Today I investigated some more, and even though I have the whole gstreamer-plugins set installed what I apparently needed was gstreamer-ffmpeg !
When RPMforge is enabled, simply do:
apt-get install gstreamer-ffmpeg
yum install gstreamer-ffmpeg
One of the things I do on a weekly basis is follow the kernel development that Red Hat undertakes for their future RHEL5 kernels. This is very interesting because you can check the changelog for fixes, new hardware support, backported features (eg. kvm) and newly supported stuff (eg. fuse, xfs) that is coming in RHEL 5.4.
We discovered xfs was coming to RHEL, new ath5k fixes prove helpful on a friend's laptop, and I was waiting for I/O accounting, kvm and fuse to hit these releases too.
When I installed CentOS 5.2 on my Thinkpad X200s only to discover that neither my onboard ethernet (e1000e), nor my onboard wireless (iwlagn) was supported by CentOS 5.2's 2.6.18 kernel, I managed to manually configure my Bluetooth UMTS connection to my cellphone to fix my connectivity problems and get back in business in no time.
Funny how the newest technology (UMTS) apparently is better supported by older kernels than ethernet or wireless (ieee 802.11) technologies.
The CentOS community is pretty limited in what we can do to the core distribution. Since our mantra is "aiming to be 100% compatible with Red Hat Enterprise Linux" we cannot fix bugs or improve the CentOS core without waiting for Red Hat to make those modifications first. We have limited leverage and a 6-month release cycle against us.
But that is not the complete truth, Red Hat usually has an internal, a vendor and a
publiccustomer beta period and everything that is found within that time-frame might get fixed before it is being shipped (and frozen) for the next 6 months.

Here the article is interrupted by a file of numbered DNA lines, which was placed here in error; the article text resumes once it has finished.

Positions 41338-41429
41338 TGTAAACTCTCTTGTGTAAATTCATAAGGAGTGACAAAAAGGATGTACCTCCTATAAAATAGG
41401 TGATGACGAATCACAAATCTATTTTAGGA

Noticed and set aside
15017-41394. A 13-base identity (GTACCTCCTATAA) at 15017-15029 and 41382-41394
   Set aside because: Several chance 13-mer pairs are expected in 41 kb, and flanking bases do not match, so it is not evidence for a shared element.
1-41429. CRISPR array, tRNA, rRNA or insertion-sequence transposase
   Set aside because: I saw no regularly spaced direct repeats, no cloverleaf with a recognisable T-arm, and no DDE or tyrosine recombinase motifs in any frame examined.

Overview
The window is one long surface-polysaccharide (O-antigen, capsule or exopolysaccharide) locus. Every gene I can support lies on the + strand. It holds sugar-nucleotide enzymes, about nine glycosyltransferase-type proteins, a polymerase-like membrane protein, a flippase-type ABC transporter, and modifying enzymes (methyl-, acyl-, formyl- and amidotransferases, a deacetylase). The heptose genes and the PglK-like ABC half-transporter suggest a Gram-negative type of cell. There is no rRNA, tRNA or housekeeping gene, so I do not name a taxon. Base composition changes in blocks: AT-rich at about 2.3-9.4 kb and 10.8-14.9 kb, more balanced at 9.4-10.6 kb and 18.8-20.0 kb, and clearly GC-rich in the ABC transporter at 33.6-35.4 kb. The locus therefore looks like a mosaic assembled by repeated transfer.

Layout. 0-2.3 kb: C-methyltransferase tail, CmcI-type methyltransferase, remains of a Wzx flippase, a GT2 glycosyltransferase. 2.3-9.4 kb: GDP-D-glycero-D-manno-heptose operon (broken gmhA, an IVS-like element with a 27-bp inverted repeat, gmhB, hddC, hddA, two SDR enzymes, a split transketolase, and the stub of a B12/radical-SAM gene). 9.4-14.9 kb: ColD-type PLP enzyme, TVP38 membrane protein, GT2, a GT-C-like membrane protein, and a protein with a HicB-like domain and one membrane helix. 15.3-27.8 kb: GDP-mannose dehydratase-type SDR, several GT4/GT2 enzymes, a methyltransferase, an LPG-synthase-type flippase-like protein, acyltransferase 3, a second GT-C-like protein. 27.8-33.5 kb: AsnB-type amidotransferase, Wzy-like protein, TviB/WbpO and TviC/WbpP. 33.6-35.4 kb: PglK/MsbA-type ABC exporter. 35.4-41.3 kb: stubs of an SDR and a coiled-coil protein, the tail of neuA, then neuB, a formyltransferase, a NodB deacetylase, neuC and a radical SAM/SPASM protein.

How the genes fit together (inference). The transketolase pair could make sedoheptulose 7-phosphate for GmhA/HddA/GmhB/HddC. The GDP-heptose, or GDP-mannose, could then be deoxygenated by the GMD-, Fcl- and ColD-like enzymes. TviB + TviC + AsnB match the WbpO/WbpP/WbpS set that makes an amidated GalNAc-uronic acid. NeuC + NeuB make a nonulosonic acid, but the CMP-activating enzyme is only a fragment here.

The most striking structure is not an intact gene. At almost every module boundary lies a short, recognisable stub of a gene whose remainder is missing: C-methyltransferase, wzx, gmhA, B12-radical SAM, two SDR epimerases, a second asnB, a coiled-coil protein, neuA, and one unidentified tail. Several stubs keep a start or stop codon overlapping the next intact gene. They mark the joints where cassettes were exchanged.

Today RHEL 5.3 Beta was announced with a lot of interesting improvements.
I just released mrepo 0.8.6 with RHEL 4.7's RHN/up2date code included which makes mrepo work on other distributions without requiring to copy those libraries.
Some of the highlights include:
- Support for RHEL5 and CentOS-5.
- Added YaST Online Update support.
- Added fuseiso support (root access no longer needed).
- Added unionfs support to merge ISOs to a single tree.
- Faster relinking of repositories.
- Caching of directory indexes to prevent regenerating repositories.
I am planning to do an mrepo 0.8.5 release very soon. For those new to mrepo, mrepo is a python tool that can download RPMs from repositories, but also from Red Hat Network and Yast Online Update (or CentOS or OpenSUSE for that matter), mount ISO images if needed, and create repositories out of it.
For the people that have heard of Red Hat Satellite, consider it a (free) light version that only covers downloading the updates and making it available.
Remember when I wrote an opinion piece about Ubuntu LTS titled Ubuntu's need to catch a wave ?
That night someone, nicknamed mapnjd, submitted the article to Slashdot with the above title (Dag Wieers intelligent swipe at Ubuntu) but I guess the Slashdot editors thought it would be a better headline if they phrased it Dag Wieers Scoffs at Coordinated Linux Release Proposal ... and overnight I became an Ubuntu-hater ...